“I put my ascenders back on the rope, lengthened the right daisy this time, and started jugging. I would take ten steps, stop and breath, then ten more. I managed to keep it up for at least 30 minutes, tying in short frequently, until I was standing on top. On the way up I had been thinking, ‘Oh my God, I gotta pass that pin, again,’ but when I topped out I was surprised to find that the rope continued straight up to the anchor, bypassing the piton. It turned out that I had initially jugged on Steve’s lead rope, as planned, but was only tied to the bottom end of the second lead rope. That rope, which I was now ascending, had caught me!” [NPS comment: Eric had attached himself with a sling and a Grigri to what he thought was an unoccupied line and had come down to the edge to get the haul bags. As he was wrestling the bags up the slab, Dave was six feet to his left, starting to pass thepiton. Eric wasn’t looking at Dave at that moment but suddenly he heard a usnap ” like a whip cracking and was surprised to see his own line go tight as it caught Dave ’s 150-footer! Eric decided it might be prudent to get off the rope they were sharing, so after initially calling down to Dave, he abandoned his Grigri—which was now jammed onto the line by Dave’s weight—and jugged up to the anchor. Dave must have passed or removed the Grigri on his way up, though he may not remember it.] “Eric helped me hobble along the hand line to safer ground, where Steve had prepared a place for me to lie down. Steve is a nurse, so he checked me over. I didn’t think I’d shattered my hip because I’d jugged all that way on both legs, but Steve was worried that the pain under my rib cage might be a damaged spleen. He called 911 and explained everything to the rangers. There wasn’t enough time to organize a helicopter rescue before dark and I seemed pretty stable, so they decided to wait. We stayed right there all night, with Steve having me pee in a cup periodically to check for blood. Early the next morning the NPS helicopter flew me to the park heli-base, where I was transferred to a med-evac helicopter for the flight to a hospital in Modesto. I got away with no broken bones and no spleen damage, but I had torn the muscles in my rib cage and severely bruised the bones in my hip. It took several months to recover and my lower back is still stiff, but I can get out and climb and ski again. I’m pretty lucky that the wall where I fell was so steep.”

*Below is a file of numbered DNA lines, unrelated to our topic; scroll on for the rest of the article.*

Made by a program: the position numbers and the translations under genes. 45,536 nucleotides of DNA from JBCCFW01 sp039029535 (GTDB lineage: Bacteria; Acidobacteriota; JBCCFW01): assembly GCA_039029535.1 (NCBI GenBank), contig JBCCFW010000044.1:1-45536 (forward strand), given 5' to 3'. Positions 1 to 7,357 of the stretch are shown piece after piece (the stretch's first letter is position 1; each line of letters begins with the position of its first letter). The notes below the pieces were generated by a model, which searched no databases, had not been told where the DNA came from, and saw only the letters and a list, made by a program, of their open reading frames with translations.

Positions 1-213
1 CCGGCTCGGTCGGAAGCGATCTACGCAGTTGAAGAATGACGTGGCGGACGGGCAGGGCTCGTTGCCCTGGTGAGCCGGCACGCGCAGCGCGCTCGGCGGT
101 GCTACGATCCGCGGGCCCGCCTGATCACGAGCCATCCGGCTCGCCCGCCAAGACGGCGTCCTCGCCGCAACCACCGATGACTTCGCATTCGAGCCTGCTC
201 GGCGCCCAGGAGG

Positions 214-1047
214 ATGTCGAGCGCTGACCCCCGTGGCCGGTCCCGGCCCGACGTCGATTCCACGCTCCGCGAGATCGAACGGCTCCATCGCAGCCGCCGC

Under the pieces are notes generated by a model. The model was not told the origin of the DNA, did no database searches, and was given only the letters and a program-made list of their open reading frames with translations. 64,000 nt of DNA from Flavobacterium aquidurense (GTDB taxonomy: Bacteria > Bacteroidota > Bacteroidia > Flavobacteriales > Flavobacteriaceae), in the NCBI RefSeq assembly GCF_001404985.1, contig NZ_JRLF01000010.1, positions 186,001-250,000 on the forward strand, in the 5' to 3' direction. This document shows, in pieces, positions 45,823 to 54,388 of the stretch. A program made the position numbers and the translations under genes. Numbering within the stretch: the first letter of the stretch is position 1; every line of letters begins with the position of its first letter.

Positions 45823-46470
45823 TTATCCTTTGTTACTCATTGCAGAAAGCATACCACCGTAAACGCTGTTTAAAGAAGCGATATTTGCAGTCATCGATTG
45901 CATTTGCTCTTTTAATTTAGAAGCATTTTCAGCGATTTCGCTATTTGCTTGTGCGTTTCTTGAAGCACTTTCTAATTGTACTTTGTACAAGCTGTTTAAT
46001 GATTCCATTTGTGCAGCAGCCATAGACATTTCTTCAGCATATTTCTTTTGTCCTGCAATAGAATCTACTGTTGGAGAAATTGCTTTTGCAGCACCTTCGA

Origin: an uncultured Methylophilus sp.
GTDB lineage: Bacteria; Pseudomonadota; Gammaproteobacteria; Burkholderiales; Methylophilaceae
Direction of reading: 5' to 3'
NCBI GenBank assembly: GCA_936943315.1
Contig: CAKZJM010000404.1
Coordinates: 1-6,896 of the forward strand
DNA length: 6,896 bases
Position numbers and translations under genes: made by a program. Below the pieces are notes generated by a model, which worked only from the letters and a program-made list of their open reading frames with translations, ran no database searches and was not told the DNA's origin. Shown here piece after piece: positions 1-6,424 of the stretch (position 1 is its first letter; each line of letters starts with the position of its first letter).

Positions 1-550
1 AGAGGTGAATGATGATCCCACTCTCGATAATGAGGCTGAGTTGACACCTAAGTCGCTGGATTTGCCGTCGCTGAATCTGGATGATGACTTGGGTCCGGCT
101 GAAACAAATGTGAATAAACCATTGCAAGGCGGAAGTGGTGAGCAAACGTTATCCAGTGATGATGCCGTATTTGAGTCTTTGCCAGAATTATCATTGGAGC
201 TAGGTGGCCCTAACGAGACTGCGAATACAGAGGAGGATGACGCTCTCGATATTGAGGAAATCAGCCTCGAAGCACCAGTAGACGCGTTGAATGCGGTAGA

“I didn’t see what happened when my ascenders popped off, because I had shifted my gaze to my right foot placement. But I fell so far because I’d completely missed the fact that I had not tied in short. I’ve jugged many pitches over the years but this is the first time I’ve been so careless. It was probably a classic case of summit fever—on the wall seven days, only a few feet from topping out, and too much in a hurry to sort through the tangle of gear at the belay. When you check your tie in, identify the correct rope and run your fingers down it to the knot, make sure the carabiner is locked, and then double-check everything. I must have skipped all that and just looked down. And at that last piton I just kept going, intent on one last move, instead of fixing my daisy. You have to treat the whole climb like you do the first pitch, until you’re all the way back down.”
When an ascender is placed on the rope, it must be rotated into alignment parallel to the rope, or there is a risk that the angled rope will prevent the cam from closing completely, allowing the device to be accidentally torqued off the rope. This situation can easily occur on a traverse, so the 45° angle of Dave’s rope and tension from his short daisy could have prevented proper alignment of his upper ascender after he thought he had reattached it to the rope. This possibility is not proven, but those pre-conditions have been found in a few previous ascender-related accidents in Yosemite, and we have been able to twist ascenders off the rope in simulated traverses in this manner. This is easily prevented by the user pushing the ascender parallel to the rope after attaching it and visually checking that the cam and safety catch have fully seated. Carabiners may also be clipped to the Petzl Ascension to keep the rope parallel. A second “failure” mechanism, of course, is when the user has simply forgotten to release the cam from the fully open position, and other mechanisms may exist.
We also do not know why the lower ascender came off. A web search for “ascender failure” leads to one claim of a Petzl releasing when the safety catch rubbed against the rock, but to properly relate this to Dave’s case we would have to recreate the events, with Dave’s rigging (and Dave), at the same location on Mescalito. Petzl’s own instructions cover risks and proper use of their ascenders in illustrated detail and should be understood by every user.
We could fill another page in this article speculating about how Dave wound up on two different ropes and why he fell, but in the end, Dave has the best advice: “Tie in short, double-check everything, and recognize the symptoms of summit fever.” (Source: Steve Gomez, Eric Sorenson, Dave Goodwin, and John Dill, NPS Ranger)